SET Ixworth School celebrates 'good' Ofsted having 'improved hugely'
A secondary school is celebrating a ‘good’ Ofsted having ‘improved hugely’ since its last inspection.
The education watchdog found that pupils at SET Ixworth School ‘achieve well at GCSE in a wide range of subjects’ because leaders and trustees of its multi-academy trust ‘focus on making it the best school it can be’.
SET Ixworth, part of the Seckford Education Trust and previously known as Ixworth Free School, was rated as ‘requires improvement’ at its last Ofsted inspection in 2017.
Headteacher Mark Barrow said: “We’re delighted that Ofsted has recognised the work that we do and the positive journey we’ve had since the last inspection.
“The report is a testament to the hard working staff, the huge effort from students and the support from parents, carers and the trust.”
Ofsted visited the school, in Walsham Road, Ixworth, last month and noted that ‘pupils leave the school, not only knowing a lot about the subjects they have studied, but also as confident young people’.
Teaching is ‘strong and improving’ at the school, which has 302 pupils, who are ‘well prepared for adult life’.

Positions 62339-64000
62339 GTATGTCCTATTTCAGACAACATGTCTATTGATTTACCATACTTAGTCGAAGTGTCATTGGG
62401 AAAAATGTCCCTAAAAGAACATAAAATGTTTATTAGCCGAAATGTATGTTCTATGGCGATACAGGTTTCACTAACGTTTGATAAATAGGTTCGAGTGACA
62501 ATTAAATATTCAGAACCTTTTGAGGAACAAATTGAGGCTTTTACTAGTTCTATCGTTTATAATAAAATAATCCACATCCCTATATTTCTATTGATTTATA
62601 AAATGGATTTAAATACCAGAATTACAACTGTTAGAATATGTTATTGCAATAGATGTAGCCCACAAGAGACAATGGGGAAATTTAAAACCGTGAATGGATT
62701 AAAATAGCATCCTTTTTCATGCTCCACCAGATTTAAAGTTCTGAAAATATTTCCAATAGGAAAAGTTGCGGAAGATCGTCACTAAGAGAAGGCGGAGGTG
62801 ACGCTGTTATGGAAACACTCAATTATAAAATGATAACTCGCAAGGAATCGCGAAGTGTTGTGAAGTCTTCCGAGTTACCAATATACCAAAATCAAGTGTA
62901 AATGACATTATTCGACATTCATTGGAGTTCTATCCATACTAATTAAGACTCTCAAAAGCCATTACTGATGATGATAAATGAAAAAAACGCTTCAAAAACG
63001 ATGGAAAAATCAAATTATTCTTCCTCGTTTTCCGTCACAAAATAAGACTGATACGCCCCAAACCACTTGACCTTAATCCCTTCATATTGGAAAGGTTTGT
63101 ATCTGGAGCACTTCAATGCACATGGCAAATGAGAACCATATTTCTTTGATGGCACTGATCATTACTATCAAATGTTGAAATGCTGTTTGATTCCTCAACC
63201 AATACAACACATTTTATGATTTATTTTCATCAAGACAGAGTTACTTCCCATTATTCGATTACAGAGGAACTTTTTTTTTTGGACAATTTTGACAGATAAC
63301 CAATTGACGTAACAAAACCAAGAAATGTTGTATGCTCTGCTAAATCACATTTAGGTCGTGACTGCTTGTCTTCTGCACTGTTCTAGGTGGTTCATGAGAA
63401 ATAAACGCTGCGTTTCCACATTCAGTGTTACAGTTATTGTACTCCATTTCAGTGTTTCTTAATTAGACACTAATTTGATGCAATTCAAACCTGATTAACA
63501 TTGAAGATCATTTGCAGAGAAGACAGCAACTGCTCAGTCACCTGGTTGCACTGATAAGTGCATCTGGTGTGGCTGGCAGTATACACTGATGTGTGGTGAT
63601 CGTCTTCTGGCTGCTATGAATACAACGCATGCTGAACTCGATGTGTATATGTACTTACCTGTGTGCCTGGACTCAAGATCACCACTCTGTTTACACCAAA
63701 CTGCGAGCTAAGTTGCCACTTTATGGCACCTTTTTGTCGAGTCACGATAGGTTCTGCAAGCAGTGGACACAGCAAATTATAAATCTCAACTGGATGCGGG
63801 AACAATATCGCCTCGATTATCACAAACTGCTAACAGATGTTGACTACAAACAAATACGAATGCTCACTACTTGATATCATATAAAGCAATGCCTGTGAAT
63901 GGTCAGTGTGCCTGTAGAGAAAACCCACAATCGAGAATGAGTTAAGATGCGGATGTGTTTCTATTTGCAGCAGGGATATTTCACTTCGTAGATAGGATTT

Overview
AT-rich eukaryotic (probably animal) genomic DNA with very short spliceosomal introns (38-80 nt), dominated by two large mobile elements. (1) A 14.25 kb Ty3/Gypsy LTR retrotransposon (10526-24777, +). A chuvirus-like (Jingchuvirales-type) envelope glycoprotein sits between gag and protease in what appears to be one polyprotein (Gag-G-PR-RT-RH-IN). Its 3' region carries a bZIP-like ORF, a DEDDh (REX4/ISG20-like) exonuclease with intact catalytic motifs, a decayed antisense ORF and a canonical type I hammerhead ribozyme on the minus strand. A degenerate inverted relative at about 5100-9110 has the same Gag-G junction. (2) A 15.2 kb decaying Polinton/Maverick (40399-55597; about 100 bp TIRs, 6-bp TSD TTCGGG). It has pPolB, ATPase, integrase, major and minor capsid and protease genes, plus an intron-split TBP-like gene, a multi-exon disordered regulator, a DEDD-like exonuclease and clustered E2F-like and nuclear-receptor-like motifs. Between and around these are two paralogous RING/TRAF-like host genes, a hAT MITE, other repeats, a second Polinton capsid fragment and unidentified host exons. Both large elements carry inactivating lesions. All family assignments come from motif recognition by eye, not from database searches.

Pupils and teachers ‘know each other extremely well, their support and care for each other are excellent and bullying is rare and dealt with quickly when necessary’.
Ofsted also highlighted Ixworth’s enrichment programme, which includes the Duke of Edinburgh’s Award scheme and British sign language.
Mr Barrow said: “I was pleased they could see we focus on character development
and enrichment as much as the academic rigours.”
The report is a testament to the hard working staff, the huge effort from students and the support from parents, carers and the trust - Mark Barrow
Among the ways the school can improve further, Ofsted said every curriculum subject should incorporate ‘effective processes for understanding what individual pupils know, remember and can do’.
Mr Barrow said there were ‘no surprises in the report’ and they would ‘continue to work hard to achieve outstanding’.
More by this authorPaul Derrick